It happened again today in my office. A woman came in asking for bunion surgery. She had put up with the pain in her big toe for years and finally had had enough. Many years ago her family physician told her to wait until she couldn’t stand the pain in her foot before discussing surgery with a podiatrist. Like many physicians, they assumed any pain in the great toe accompanied by a bump was a “bunion” or Hallux Abducto Valgus. Unfortunately in this case, her doctor was wrong. The patient actually has Hallux Limitis also known as osteoarthritis of the great toe joint. Not what she wanted to hear!
Cavus foot is the term for a condition in which arches are abnormally high. The American College of Foot and Ankle Surgeons explains that due to the high arch, an excessive amount of weight is forced upon the ball and heel of the foot. Consequently, this causes pain when standing or walking and makes the ankle more susceptible to sprains because the foot tends to tilt inward. Cavus foot occurs at any age and happens in one or both feet. A condition referred to as plantar fasciitis also impacts the arch of the foot. This condition is an inflammation of the fibrous ligaments in the arch.
As you can now see, ” hallux valgus ” refers to the outward turning of the bone of the joint of the great toe, or as we say, the big toe, in an abnormal manner. This is the hallux valgus deformity. This outward turning of the bone of the joint, also known as the first metatarsophalangeal joint, is usually combined with soft tissue enlargement under the skin that shows up as a bump on the outside of the foot. This bump is what we call a bunion. In the medical profession today, the term ” hallux valgus ” is used to denote the condition of having a bunion.
There are various bunion correction splints available to help in bunion treatment. You get splints for bunion relief during the day and bunion night splints to help ease pain at night. The basic bunion splint is a simple wrap around the top of the feet and strapped to the toes. This helps holding the big toe in a straight position. Few other splints allow you to melt down the rigid piece in the exact shape that matches the shape of your bunion. You may need shoes that are one size larger when wearing splints during day time.
Another surgical treatment may include fusions of the first metatarsophalangeal joint ( MTP joint ) by arthrodesis and removal of the joint and replace it with a prosthesis ( arthroplasty ) Bunionectomy / exostectomy that involve removal of the medial body prominence of the MTP joint are performed. Osteotomy and realignments can also be performed as well as Lapidus procedure which involves a fusion that is performed at / near the first metatarsophalangeal joint (MTP joint). Manipulation of the soft tissue is also performed to alter the function and structure of the tendons and ligaments.
Hallux varus is not a common deformity. It forms as a result of certain conditions and surgical procedures that disrupt the balance of the big toe. Over-correction of a bunion is the most common cause of hallux varus. It can also occur in children due to congenital deformity, as the result of a tight abductor hallucis tendon pulling the big toe toward the mid-line, and deformity from rheumatoid arthritis or trauma. Displacement or removal of a sesamoid bone, two tiny accessory bones found embedded within the tendon that lies underneath the head of the first metatarsal, can also cause hallux varus. Mild Hallux Varus Deformity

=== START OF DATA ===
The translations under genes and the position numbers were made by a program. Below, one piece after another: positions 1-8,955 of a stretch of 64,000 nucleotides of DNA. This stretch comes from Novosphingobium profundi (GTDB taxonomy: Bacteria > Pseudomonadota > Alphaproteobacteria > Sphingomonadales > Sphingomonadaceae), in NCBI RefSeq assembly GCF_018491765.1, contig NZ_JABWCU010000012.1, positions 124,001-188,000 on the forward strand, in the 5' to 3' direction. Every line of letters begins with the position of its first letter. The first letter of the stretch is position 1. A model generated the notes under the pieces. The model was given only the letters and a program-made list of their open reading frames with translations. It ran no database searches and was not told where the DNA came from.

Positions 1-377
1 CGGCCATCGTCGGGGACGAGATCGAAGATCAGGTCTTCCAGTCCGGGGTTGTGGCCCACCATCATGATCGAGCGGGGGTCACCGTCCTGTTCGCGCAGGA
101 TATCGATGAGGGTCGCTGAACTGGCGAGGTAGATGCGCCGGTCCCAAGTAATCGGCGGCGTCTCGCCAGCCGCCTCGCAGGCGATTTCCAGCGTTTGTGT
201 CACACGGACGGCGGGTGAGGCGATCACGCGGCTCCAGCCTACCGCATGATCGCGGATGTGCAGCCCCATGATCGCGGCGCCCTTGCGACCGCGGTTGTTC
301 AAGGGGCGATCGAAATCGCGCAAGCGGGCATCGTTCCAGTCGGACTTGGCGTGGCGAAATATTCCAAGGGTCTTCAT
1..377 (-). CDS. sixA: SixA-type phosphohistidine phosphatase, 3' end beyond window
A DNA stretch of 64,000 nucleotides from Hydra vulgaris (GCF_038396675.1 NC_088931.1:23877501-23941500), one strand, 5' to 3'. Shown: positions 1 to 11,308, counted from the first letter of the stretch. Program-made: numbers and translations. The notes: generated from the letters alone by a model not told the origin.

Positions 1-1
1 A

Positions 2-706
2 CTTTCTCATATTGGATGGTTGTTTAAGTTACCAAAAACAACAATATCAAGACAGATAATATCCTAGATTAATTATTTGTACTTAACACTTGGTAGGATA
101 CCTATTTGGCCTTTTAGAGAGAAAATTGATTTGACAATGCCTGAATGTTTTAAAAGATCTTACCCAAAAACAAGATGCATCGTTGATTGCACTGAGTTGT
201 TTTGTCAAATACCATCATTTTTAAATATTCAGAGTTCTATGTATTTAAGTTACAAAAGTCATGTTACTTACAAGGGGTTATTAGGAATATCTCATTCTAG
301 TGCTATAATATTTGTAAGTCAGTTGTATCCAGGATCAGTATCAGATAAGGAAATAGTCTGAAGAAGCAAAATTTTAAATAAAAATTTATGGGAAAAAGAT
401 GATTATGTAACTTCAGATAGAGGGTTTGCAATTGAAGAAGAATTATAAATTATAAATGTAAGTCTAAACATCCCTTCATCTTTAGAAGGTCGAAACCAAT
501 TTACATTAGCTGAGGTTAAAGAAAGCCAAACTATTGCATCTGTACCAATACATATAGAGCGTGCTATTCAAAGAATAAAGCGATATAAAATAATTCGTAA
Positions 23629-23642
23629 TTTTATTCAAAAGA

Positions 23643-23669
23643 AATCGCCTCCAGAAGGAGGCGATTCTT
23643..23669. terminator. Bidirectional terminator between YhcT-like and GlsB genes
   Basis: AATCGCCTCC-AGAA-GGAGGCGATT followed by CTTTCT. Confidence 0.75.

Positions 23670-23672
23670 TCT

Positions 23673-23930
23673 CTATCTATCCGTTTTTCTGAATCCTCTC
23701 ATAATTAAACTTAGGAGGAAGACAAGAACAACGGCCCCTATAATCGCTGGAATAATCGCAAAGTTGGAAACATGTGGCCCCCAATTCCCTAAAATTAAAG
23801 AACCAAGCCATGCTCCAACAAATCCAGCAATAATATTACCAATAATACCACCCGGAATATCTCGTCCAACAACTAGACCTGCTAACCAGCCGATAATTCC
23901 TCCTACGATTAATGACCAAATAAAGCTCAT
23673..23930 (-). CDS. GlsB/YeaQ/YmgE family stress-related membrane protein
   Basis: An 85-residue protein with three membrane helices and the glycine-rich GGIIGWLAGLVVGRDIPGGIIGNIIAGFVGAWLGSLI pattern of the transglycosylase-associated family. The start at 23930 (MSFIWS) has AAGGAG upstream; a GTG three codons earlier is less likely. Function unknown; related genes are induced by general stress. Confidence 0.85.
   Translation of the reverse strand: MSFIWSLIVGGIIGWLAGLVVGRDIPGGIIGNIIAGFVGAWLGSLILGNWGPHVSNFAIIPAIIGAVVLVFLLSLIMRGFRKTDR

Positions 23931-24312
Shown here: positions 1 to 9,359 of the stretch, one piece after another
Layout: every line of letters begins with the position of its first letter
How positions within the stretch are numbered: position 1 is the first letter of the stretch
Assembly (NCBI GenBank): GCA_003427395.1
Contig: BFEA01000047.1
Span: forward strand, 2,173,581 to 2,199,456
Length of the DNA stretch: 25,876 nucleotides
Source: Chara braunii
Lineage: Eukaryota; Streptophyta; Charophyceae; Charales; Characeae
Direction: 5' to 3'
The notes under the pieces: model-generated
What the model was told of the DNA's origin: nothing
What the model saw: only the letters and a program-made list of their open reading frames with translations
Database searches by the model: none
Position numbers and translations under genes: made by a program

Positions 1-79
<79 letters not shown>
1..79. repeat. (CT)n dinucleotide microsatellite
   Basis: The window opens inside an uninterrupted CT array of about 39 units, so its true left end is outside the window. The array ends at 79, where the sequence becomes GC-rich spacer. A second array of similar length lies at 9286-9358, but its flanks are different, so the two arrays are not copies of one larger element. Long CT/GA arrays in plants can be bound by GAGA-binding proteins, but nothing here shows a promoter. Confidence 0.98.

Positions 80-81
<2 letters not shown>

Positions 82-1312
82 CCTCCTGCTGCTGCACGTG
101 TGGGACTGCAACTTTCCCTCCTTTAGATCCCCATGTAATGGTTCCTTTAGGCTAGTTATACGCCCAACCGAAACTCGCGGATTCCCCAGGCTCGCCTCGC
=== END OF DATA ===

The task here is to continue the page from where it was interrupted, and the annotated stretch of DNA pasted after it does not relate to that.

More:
This flexibility exercise is usually performed by a therapist, but can also be performed by the patient himself. Cross your affected foot over your unaffected knee and gently grab your foot with your opposite hand behind the big toe joint. Hold your foot stationary throughout this exercise. Use your other hand to gently begin pulling your bit toe away from your foot as if you were trying to pull your toe directly out of its socket. Hold this pressure and begin to gently rotate your toe in a clockwise/counterclockwise motion. You Might Also Like Dorsiflexion Exercises
Sometimes by merely changing the type of shoes you wear you can prevent the worsening of a bunion. Whether you are a man or a woman, merely changing from a tight, pointed toe shoe to a sandal can help tremendously. So can the wearing of a bunion shoe, available from most orthopedic shoe stores. Both shoe styles remove the source of pressure and have a wider forefront to accommodate a bunion foot. If you do refuse to change shoe styles due to vanity, then your bunion will increasingly become bigger, uglier, and eventually more painful.
OA can affect any of your joints in the feet but most likely to affect the joint at the base of the big toes. This joint is more prone to wear and tear from the pressures of walking, especially if you roll your foot in excessively as you walk. Wear and tear at the ends of the bone cause the cartilage to erode and the bone ends may begin to join together. Eventually your big toe may become rigid (a condition called hallux rigidus) which makes walking difficult. Or your big toe may drift towards your other toes ( hallux valgus ) which may cause bunions.
Scheduled appt. With another podiatrist for tomorrow. Called my current Dr. to ask about picking up my x rays that were taken in his office, so I could get a second opinion and also to confirm in writing his instructions from today up until the next 3 weeks. (Walking on my foot without the boot, for an hour a day, increasing it by an additional hr per day, while it still has an unhealed bone in it) He apologized for yesterday’s being short with me. That was very nice of him. He said we would be able to use bone stimulator at 2mo’s post op.